Friday, January 5, 2007

some more re: morality

By John West.

from here.

1. Darwinism and Traditional Morality

In my book, I challenge the attempt to locate a non-relative justification for morality in Darwinism. According to a Darwinian conception of ethics, every behavior regularly practiced by at least some subpopulation of human beings is ultimately a product of natural selection. Thus, while the maternal instinct is “natural” according to Darwinism, so is infanticide. While monogamy is “natural,” so are polygamy and adultery. Because of this uncomfortable truth, even some noted Darwinists such as Thomas Huxley have recognized the difficulty of grounding ethics in a Darwinian understanding of nature. If all human behavior patterns are equally justified by natural selection, then there is no way to use Darwinism itself to classify any particular behavior as intrinsically right or wrong. For example, if natural selection is a complete explanation for pedophilia on the part of certain males, how can we say that such behavior is intrinsically wrong in Darwinian terms? Pedophilia must persist in a certain subpopulation of males because it offers a survival advantage selected for by natural selection. Thus, in Darwinian terms, the behavior of pedophiles is just as defensible as the behavior of non-pedophiles. Of course, if we believe in a moral standard that exists outside of the Darwinian process of natural selection, we can judge pedophilia according to that standard and declare it to be wrong. But according to Arnhart, no such standard exists. The most significant problem with Darwinism is not that it encourages amoral behavior but that its purported account of morality undermines the ability to make objective and non-relative distinctions between what is moral and what is immoral.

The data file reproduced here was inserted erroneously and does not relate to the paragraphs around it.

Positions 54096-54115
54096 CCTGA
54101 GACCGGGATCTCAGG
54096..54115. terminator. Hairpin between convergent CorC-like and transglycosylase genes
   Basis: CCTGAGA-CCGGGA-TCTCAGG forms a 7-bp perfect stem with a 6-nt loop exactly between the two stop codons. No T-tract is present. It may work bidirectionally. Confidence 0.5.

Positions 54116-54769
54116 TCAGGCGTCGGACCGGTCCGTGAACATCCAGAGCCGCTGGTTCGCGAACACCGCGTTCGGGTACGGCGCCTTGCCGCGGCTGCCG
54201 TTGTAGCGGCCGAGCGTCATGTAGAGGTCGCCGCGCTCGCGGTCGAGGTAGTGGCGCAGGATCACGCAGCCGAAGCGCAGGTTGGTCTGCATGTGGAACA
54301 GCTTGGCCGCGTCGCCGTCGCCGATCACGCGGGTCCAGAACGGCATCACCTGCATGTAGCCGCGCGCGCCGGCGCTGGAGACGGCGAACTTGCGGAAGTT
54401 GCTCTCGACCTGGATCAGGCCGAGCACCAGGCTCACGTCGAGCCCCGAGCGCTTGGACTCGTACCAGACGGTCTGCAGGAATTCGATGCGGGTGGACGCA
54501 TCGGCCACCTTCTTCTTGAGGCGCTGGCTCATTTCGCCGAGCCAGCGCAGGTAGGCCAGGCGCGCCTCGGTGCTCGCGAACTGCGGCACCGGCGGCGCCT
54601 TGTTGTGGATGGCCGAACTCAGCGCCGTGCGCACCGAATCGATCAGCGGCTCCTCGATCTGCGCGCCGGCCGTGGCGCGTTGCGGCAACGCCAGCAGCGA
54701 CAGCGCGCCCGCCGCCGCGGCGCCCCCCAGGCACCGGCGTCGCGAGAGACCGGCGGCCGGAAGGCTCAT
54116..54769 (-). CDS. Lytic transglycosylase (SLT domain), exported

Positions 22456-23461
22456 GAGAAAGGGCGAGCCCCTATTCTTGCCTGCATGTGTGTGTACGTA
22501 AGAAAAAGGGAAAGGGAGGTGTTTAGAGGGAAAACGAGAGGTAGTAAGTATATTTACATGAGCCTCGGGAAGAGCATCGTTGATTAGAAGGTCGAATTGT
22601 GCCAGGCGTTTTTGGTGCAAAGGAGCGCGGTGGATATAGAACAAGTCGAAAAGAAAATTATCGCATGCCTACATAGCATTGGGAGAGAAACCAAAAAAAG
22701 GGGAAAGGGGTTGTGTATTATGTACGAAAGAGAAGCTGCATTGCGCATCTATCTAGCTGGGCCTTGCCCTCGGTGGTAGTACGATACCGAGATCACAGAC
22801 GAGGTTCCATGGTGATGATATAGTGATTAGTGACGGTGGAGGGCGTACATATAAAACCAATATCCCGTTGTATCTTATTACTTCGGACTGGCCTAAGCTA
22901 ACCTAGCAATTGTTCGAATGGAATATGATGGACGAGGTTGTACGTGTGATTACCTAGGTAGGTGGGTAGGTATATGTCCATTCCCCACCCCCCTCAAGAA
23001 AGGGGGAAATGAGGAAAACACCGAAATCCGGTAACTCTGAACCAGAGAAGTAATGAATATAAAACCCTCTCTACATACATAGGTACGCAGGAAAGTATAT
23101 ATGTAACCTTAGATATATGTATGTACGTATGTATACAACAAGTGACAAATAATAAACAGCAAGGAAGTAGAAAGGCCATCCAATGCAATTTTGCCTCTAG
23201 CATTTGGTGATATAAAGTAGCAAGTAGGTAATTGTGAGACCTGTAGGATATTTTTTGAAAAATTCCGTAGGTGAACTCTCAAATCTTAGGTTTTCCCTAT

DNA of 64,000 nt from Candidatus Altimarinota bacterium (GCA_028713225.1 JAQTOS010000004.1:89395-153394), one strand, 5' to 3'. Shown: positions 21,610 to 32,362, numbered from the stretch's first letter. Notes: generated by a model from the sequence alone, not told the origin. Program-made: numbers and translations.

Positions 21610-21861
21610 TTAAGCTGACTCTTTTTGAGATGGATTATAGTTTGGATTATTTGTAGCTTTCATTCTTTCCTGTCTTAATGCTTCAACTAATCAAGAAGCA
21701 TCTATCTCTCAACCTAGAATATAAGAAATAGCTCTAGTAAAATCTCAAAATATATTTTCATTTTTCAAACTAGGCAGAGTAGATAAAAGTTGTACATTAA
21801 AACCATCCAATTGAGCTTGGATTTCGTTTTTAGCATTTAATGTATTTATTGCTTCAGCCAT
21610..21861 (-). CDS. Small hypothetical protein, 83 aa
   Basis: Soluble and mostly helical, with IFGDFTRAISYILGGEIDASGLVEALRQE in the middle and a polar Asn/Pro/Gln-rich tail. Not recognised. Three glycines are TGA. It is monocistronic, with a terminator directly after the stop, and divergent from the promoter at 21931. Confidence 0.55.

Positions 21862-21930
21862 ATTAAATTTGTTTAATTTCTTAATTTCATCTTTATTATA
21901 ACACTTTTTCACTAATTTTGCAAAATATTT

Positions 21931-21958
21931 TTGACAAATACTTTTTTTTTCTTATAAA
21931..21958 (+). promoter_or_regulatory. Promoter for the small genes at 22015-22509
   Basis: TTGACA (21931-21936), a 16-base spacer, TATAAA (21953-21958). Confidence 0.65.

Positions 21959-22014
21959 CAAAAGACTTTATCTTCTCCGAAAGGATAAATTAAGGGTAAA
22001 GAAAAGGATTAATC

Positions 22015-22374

Anonymous said...

Be touched by His Noodley Appendage.

CJYman said...

I have been touched!!!

(It was a rather "tomatoey" experience and I have been stained by His Sauce for life)